Monday, June 23, 2014

Crony Capitalists by Buffet's Blessing

if you have not read Vitaliy Ratsenelson's column in II, you are rally missing out on gems and insights into the world of high finance. The June 2014 edition is especially exception and should be required reading. Not only does it cast some doubt on the idea of an 'Oracle from Omaha' but it shines a rather glaring light on the inner workings behind board room doors.

The following is an excerpt for which the entire article can be found here.

There may be some quirky nuances in the alternate universe of corporate governance to which I am not privy, but voting against a compensation plan is not considered going to war in the universe where I live. Buffett has been one of the loudest and most respected critics of exorbitant corporate compensation, but when it came time to lead by example, he did not — unless his message was, when you disagree with excessive compensation, abstain.
But you, dear reader, have heard nothing yet. In another question, Buffett was asked about his son Howard, who sits on the board of Coke and did not vote against its cushy executive compensation plan. Though the elder Buffett did not directly answer that question, his nonanswer sent chills up my spine.
He explained that independent directors are not necessarily independent. Though they don’t work for the company, they make $300,000 a year for attending six meetings. It’s a sweet gig, and they typically do very little to rock that gravy train. Aside from the financial benefit, there is a lot of prestige in being on a major corporate board. Boards don’t look for “dobermans,” Buffett said, “they look for cocker spaniels.” Then he added that when he served on many boards, he approved compensation plans and mergers he did not like.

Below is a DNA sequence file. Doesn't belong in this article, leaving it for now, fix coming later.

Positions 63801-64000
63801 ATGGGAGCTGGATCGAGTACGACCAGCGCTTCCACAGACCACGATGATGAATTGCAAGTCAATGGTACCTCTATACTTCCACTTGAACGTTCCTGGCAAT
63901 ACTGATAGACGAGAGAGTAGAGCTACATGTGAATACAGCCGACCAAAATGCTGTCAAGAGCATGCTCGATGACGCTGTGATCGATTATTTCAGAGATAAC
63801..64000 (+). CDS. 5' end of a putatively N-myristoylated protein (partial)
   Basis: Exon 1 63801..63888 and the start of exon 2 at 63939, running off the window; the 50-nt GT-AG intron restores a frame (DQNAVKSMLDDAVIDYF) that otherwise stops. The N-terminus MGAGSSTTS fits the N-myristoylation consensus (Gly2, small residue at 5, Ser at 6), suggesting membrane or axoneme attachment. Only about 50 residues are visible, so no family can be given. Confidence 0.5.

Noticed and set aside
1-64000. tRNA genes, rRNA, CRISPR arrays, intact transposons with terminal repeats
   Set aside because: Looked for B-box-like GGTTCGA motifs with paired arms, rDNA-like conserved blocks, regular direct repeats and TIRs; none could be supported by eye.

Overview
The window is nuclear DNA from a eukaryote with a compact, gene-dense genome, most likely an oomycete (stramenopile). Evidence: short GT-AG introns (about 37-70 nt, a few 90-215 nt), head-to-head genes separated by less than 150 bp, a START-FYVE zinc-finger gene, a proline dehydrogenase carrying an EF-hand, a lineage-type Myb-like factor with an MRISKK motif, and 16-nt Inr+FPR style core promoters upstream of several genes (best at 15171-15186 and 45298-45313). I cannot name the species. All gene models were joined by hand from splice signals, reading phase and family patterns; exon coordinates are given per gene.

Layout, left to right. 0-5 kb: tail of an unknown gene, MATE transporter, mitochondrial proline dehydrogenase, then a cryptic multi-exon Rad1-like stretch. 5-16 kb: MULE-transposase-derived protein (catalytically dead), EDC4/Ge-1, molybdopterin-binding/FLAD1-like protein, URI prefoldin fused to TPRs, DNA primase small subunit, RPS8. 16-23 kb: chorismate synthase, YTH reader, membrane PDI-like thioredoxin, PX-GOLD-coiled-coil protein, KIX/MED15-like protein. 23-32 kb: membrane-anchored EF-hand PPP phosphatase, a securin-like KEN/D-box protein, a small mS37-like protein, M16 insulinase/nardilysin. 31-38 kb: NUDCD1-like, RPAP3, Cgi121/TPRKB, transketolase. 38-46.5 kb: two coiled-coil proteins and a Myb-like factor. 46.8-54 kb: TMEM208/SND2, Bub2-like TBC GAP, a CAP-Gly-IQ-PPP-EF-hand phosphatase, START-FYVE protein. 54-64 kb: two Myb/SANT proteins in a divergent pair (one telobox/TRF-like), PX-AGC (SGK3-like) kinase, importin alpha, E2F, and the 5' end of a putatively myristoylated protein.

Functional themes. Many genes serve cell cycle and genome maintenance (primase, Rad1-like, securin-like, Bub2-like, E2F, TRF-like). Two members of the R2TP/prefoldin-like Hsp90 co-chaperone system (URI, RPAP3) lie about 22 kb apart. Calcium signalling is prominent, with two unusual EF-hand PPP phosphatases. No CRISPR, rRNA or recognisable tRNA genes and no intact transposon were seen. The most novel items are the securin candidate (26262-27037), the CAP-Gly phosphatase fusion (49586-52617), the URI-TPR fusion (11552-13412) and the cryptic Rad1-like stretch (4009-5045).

Pause for a second to digest this. What Buffett told us (I truly applaud him for his honesty) was that corporate boards are not there to protect and serve the interests of shareholders. Their incentives — lavish compensation without any accountability for their actions or nonactions — have created an environment where board members are chosen not by how much value they’ll add to protecting the interests of shareholders but on their pedigrees and, more important, their ability to sing “Kumbaya.”

No comments:

Post a Comment